Last updated: August 19, 2022
Pets Allowed, Public Transit
Located at the intersection of Massachusetts, Connecticut, and New Hampshire Avenues in Northwest Washington, D.C., Dupont Circle has served as the anchor of a neighborhood of diplomats, government officials, war commemorations, and the LGBTQ community for over 200 years.
Dupont Circle is part of the traditional and ancestral homelands of the Piscataway and Anacostan peoples, who have served as stewards of the region for generations. Washington, D.C., is surrounded by over a dozen tribal nations that thrive along the Anacostia and Potomac River watersheds, Chesapeake Bay area, and the states of Maryland, Virginia, and Delaware. Washington, D.C. sits on the ancestral lands of the Anacostans (also documented as Nacotchtank), and the neighboring Piscataway and Pamunkey peoples.
When Pierre Charles L'Enfant drew up plans for the City of Washington in 1791, he envisioned a city of grand vistas and diagonal avenues meeting in circles of green space. The location that became Dupont Circle has a direct connection to the White House along Connecticut Avenue. Nevertheless, until the late nineteenth century, the neighborhood was sparsely populated and undeveloped.
In 1872, the city paved Connecticut Avenue, improving landscaping and public works in the neighborhood, which was then called Pacific Circle. William Stewart, a U.S. Senator from Nevada, built what became known as Stewart Castle on the north section of the circle in 1873. The five-story mansion with center turret was impressive, although some wondered why Stewart built his house so far away from the prestigious areas of the city. A year later, the British Legation Building was completed at 1300 Connecticut Avenue, which began the transformation of the area into desirable real estate.
Rear Admiral Samuel Francis Dupont
Samuel F. Dupont had a long and varied career in the U.S. Navy. Born at Berge Point, New Jersey, in 1803, he joined the Navy at the age of 12. Year by year, he worked his way up the promotional ladder and was promoted to the rank of captain in 1856. Dupont was serving as commandant of the Philadelphia Navy Yard when the American Civil War began in 1861. To protect Washington, D.C., which was surrounded by states of unclear loyalty, Dupont sent the forces under his command to occupy Annapolis, Maryland. This move allowed U.S. troops to reach the beleaguered capital.
Later, Dupont was put in command of the South Atlantic Blockade Squadron. On November 7, 1861, he helped to capture Fort Royal, South Carolina. The following year, he was promoted to rear admiral. But after an unsuccessful attack on Fort Sumter at Charleston, South Carolina, Dupont was relieved of command. He retired to the family home in Wilmington, Delaware, and died in 1865.
Despite the inauspicious end to his naval career, Dupont never lost his popularity with the people of Wilmington. In 1882, at their behest, Congress decided to raise a statue to Dupont's memory in downtown Washington, D.C. The bronze statue of Samuel Dupont, standing and holding a pair of binoculars, by the sculptor Launt Thompson was dedicated on December 20, 1884. Pacific Circle was renamed in Dupont's honor.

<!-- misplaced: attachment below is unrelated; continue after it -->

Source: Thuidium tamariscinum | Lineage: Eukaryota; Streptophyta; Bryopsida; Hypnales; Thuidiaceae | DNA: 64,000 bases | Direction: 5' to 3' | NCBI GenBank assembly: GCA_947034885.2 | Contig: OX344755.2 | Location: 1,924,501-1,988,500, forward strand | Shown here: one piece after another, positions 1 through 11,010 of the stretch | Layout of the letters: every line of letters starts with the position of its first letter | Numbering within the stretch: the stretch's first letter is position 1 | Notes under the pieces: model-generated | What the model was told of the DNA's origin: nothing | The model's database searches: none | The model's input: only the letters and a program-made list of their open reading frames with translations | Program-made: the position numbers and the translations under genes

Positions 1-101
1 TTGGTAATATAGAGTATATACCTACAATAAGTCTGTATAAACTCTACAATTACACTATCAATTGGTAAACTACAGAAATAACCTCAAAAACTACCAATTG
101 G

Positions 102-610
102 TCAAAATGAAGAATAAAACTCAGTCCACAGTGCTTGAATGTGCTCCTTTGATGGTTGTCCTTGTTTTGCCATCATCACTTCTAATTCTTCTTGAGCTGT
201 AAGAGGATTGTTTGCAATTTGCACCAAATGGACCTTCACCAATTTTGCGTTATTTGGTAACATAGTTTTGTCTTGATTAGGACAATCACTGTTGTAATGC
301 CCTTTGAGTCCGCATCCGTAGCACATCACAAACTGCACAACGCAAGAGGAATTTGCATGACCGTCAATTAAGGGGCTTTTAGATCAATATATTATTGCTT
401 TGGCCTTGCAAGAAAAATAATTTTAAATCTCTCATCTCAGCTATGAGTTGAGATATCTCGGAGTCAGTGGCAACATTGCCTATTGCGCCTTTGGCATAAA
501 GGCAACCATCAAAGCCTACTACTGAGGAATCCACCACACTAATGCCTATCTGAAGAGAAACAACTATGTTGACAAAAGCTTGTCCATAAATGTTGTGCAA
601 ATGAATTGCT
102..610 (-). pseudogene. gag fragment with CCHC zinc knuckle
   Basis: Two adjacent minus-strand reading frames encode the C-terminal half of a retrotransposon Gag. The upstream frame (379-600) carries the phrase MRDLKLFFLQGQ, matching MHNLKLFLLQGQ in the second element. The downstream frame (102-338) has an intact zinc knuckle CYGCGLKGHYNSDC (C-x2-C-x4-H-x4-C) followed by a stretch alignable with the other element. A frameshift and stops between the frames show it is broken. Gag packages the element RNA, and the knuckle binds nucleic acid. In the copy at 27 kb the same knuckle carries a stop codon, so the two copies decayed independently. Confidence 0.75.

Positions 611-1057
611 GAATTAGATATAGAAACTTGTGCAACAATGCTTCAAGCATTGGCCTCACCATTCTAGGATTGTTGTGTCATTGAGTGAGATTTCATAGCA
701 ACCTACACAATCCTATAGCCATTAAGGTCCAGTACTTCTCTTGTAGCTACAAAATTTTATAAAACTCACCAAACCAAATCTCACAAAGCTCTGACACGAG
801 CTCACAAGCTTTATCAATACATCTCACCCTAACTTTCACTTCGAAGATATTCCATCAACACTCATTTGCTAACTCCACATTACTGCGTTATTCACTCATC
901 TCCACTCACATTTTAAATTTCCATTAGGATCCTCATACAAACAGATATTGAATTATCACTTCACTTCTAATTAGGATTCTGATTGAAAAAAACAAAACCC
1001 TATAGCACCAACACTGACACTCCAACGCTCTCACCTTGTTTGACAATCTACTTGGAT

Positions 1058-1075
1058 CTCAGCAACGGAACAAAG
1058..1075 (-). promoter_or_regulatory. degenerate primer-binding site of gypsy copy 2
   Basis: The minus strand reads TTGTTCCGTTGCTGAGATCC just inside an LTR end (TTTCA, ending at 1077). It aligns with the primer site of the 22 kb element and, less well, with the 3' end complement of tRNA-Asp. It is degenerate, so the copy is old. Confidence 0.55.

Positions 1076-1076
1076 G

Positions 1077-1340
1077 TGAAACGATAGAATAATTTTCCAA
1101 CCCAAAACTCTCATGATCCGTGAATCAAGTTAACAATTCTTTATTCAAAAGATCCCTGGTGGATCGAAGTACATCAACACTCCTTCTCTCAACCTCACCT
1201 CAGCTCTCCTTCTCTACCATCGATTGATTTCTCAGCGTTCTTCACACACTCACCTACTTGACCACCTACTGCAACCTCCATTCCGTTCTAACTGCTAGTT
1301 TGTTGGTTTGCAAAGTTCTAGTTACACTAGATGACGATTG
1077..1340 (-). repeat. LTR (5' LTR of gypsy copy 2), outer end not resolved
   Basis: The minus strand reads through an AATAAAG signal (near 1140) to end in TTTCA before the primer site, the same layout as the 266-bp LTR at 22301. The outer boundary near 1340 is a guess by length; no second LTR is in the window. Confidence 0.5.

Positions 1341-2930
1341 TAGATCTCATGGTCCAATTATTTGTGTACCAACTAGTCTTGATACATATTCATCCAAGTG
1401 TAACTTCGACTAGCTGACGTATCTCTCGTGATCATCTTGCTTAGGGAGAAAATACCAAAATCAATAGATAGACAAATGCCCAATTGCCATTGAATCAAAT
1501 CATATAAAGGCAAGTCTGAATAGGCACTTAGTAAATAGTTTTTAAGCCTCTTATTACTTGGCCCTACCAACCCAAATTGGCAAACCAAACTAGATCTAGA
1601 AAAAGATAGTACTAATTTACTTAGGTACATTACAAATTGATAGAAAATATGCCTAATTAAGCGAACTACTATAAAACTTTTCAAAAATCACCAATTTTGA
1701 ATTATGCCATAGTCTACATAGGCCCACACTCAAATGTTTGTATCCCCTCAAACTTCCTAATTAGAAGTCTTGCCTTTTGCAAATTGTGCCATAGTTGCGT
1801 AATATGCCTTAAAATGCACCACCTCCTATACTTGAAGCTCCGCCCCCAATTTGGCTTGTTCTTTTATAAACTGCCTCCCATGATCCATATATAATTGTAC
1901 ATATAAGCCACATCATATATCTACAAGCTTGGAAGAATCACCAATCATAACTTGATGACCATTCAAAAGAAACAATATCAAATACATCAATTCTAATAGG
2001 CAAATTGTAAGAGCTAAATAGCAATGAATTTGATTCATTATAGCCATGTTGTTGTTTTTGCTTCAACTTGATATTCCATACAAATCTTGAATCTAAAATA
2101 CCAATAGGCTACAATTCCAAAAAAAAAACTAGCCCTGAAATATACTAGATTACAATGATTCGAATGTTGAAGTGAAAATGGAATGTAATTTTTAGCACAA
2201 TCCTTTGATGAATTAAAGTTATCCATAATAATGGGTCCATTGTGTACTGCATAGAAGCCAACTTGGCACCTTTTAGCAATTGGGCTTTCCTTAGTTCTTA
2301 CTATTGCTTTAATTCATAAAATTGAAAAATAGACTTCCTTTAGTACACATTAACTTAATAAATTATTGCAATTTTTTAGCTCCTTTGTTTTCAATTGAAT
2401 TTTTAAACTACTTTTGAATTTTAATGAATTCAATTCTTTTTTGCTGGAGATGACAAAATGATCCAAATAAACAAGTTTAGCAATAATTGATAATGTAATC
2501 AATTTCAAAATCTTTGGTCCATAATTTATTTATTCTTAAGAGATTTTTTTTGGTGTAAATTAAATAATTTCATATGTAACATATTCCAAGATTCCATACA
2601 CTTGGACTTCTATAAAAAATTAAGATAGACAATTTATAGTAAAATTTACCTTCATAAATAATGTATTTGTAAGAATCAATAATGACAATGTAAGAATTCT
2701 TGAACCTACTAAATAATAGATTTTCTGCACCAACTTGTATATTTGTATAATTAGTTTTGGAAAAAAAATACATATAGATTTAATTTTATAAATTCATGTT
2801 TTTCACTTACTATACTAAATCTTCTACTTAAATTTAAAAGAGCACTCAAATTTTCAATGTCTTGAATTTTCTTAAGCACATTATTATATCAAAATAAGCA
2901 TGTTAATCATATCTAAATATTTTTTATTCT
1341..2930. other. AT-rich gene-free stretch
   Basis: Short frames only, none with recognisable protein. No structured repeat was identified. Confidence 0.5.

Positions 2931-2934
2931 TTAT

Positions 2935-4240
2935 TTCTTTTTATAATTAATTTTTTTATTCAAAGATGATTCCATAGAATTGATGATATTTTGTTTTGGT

Between 1880 and 1940, the neighborhood transformed, eventually including many Victorian and Beaux Arts residences. It became a sought-after address in the 1920s, home to notable Washingtonians like newspaper editor Cissy Patterson (organizer of the Cherry Tree Rebellion.)
But the Dupont family was unhappy with the statue, and in February 1917, Congress passed legislation to remove it and commission a new memorial to Dupont, a white stone fountain designed by Henry Bacon and Daniel Chester French, the team who also designed the Lincoln Memorial. In the sculpture, which was dedicated in 1921, the bowl of the fountain is held aloft by three figures representing “The Sea,” “The Wind,” and “The Stars.” The fountain has become a gathering place for numerous celebrations and events throughout the year, including the annual Pride Festival and Parade. The National Park Service began caring for the fountain and the surrounding park in 1933.
In the 1970s, Dupont Circle became a welcoming place for the city's LGBTQ community. Activist Deacon Maccubbin opened Earthworks, a craft store and "headshop" that was the city's first openly gay business that wasn't a bar. Earthworks became a center for the gay community. Maccubbin expanded the business to open Lambda Rising, which he advertised as "The Largest Lesbian and Gay Liberation Bookstore in the U.S.A." Lambda Rising moved several times throughout the years to different locations around Dupont Circle, eventually settling at 1625 Connecticut Avenue, NW, where it operated until 2010. The neighborhood was also home to The Gay Blade newspaper (now called Washington Blade,) and off our backs, a lesbian feminist publication.
Maccubbin organized Gay Pride Day in June 1975, a small community gathering that grew every year. The event is now called Capital Pride and draws tens of thousands of people to Dupont Circle for the annual parade. Since 1986, the Tuesday before Halloween in Dupont Circle means the High Heel Race. Thousands of people gather to watch drag queens race for three blocks down 17th Street in high heels. Although it began as an impromptu competition, the event is now hosted by the D.C. Mayor's Office and includes a parade and other festivities.
The Circle Today
Today, the park continues to serve the community as a popular gathering point for games of chess, drum circles, demonstrations, concerts, and snowball fights. The only surviving structure from the Pacific Circle era is the 1882 Blaine Mansion, located at the corner of 20th and P Streets. The neighborhood still includes elegant examples of historic Queen Anne, Beaux Arts, and Georgian Revival architecture along with more modern buildings.